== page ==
The whirlwind drive began almost immediately, with a trip to stock the fridges in the rigs and final vehicle inspection. Bright and early the next morning after arriving in Panama, I was heading across the canal itself and onto the famed Pan American Highway, heading towards Costa Rica. Central America for me would be a border a day affair, this being a working gig, and not tourist trip.





Panama was a study in extremes. The modern, sparkling city skyline fresh off the 7th Summit of the Americas and high-end shopping malls, to the ramshackle barber shops constructed out of pallets and corrugated steel siding underneath highway overpasses, where self made entrepreneurs catered to a multitude of pedestrian traffic coming to and from buses and other work.

With an easy border crossing, the lush vegetation of Costa Rica engulfed the roads. If there is one country I truly look forward to returning and exploring more it is Costa Rica. Simply gorgeous it is what many would refer to as a paradise on earth. Arriving at a surf camp in the early evening, we were treated to an amazing sunset over the Pacific Ocean. The, “Danger Crocodiles” sign made me appreciate the roof top tent accommodations.

The next morning brought rain, as in torrential. This is why it’s called a “rainforest” deluge, but spirits were high, and the rigs got a much needed washing. By the Nicaraguan border, the rain we’d enjoyed turned to fire. It seemed that much of Nicaragua and Honduras was burning. Whether it was farmers clearing fields or burning debris, or wildfires, I couldn’t tell, but the haze and smell of smoke was with us constantly.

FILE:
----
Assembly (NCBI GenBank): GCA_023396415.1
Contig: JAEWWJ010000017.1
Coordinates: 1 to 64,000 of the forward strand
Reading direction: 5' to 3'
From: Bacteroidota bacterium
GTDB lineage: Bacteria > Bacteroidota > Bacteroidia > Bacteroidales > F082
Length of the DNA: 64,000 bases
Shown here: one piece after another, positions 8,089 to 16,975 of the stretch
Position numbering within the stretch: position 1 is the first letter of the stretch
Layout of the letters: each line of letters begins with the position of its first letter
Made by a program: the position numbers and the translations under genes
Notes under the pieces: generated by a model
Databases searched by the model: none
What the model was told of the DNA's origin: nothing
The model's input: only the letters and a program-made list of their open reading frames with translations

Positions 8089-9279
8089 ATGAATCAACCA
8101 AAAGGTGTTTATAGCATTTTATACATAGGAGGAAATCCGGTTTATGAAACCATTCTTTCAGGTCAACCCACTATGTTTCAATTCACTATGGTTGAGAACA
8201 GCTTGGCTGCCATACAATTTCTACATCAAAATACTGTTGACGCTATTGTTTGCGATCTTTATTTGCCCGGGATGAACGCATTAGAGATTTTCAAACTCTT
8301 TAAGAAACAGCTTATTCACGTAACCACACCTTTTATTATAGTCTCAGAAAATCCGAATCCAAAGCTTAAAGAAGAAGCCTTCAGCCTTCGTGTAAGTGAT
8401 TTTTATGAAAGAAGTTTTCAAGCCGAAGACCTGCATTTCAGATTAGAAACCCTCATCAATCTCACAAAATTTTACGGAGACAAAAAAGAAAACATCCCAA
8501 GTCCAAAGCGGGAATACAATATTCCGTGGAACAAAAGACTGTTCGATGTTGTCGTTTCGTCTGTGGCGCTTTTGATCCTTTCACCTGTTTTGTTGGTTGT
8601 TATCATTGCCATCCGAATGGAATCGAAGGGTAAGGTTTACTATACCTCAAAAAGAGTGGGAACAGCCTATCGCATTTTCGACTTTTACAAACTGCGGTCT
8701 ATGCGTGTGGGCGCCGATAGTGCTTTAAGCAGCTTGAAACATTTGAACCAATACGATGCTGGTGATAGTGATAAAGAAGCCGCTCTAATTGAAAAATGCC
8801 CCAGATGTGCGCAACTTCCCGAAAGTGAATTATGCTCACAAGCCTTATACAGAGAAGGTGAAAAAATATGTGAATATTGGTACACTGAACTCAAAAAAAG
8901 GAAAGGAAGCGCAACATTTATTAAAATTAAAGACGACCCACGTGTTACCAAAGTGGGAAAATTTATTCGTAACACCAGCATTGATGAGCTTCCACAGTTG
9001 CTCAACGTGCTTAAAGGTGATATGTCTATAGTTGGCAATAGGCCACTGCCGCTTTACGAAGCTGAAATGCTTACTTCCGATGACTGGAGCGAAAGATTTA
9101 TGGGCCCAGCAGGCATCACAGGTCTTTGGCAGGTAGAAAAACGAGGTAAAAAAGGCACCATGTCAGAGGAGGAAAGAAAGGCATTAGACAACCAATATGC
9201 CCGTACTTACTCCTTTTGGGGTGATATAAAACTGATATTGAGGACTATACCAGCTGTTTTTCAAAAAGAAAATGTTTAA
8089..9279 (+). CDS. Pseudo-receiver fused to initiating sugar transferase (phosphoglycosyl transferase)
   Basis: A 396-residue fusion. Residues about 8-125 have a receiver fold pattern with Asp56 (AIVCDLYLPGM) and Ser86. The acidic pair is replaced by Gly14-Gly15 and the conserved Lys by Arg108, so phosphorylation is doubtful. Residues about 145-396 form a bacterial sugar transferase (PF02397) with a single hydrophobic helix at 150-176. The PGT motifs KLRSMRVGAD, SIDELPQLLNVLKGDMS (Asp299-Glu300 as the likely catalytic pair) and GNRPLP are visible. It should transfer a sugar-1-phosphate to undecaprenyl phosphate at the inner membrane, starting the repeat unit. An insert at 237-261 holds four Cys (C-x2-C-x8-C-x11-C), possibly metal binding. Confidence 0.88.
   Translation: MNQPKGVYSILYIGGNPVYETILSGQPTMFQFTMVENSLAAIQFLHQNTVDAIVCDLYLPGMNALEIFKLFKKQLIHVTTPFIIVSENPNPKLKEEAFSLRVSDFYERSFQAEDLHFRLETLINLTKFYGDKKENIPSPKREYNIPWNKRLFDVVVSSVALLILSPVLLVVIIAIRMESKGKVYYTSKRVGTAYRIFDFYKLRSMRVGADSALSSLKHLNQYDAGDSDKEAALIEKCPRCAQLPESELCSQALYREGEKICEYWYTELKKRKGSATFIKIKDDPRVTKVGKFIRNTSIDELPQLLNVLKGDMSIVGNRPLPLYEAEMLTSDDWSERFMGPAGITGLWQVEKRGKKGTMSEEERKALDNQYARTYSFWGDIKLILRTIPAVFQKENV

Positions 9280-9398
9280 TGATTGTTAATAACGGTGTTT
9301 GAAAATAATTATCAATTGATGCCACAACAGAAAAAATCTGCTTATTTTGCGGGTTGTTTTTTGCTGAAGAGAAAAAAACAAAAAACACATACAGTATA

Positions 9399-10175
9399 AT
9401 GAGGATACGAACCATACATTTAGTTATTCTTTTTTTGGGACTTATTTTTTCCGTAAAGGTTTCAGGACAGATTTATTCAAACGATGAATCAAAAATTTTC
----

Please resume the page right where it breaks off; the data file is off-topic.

Crossing into the Mexican state of Chiapas from Guatemala brought a much increased police and military presence; the rigs were emptied by Mexican agricultural agents, presumably looking for hidden flora and fauna, then, the vehicles having been moved, quite literally, to the very next parking space, were once again emptied by Mexican customs. All was good until the drug dog alerted on the epinephrine pens. Why, I don’t know, but about half an hour of our trying to explain what epi is used for ensued, and once the customs agents turned to Google, all was good. Turned out to be a good training opportunity for the scent dog, who was rewarded by a great game of fetch with his handler. The remainder of Mexico consisted of long days of driving; although a wonderful night was spent at a jungle camp outside of the Palenque ruins, waking to the sounds of howler monkeys and spending some time hiking around the amazing ruin site. Surroundings turned from jungle to desert scrub, and the easiest border crossing yet, the United States of America, where we were greeted with a hearty, “Welcome home!” by the agents.




This trip just reinforced how much I truly enjoy travel by vehicle. Throughout the drive, I was regaled with stories of the adventures the Expedition Overland crew had during the previous 2 month drive; Mayan ruins, mud and suspect bridges amongst some of the most intriguing. Just knowing some of what is to be unveiled in this season of Expedition Overland: Central America has me excited to follow the adventure. The first episode premiers July 8th on Expedition Overland’s YouTube channel. I highly recommend it to any overlanding enthusiast, as the trip is one that could be done by anyone with the dream of discovering the wonders of Mexico and Central America.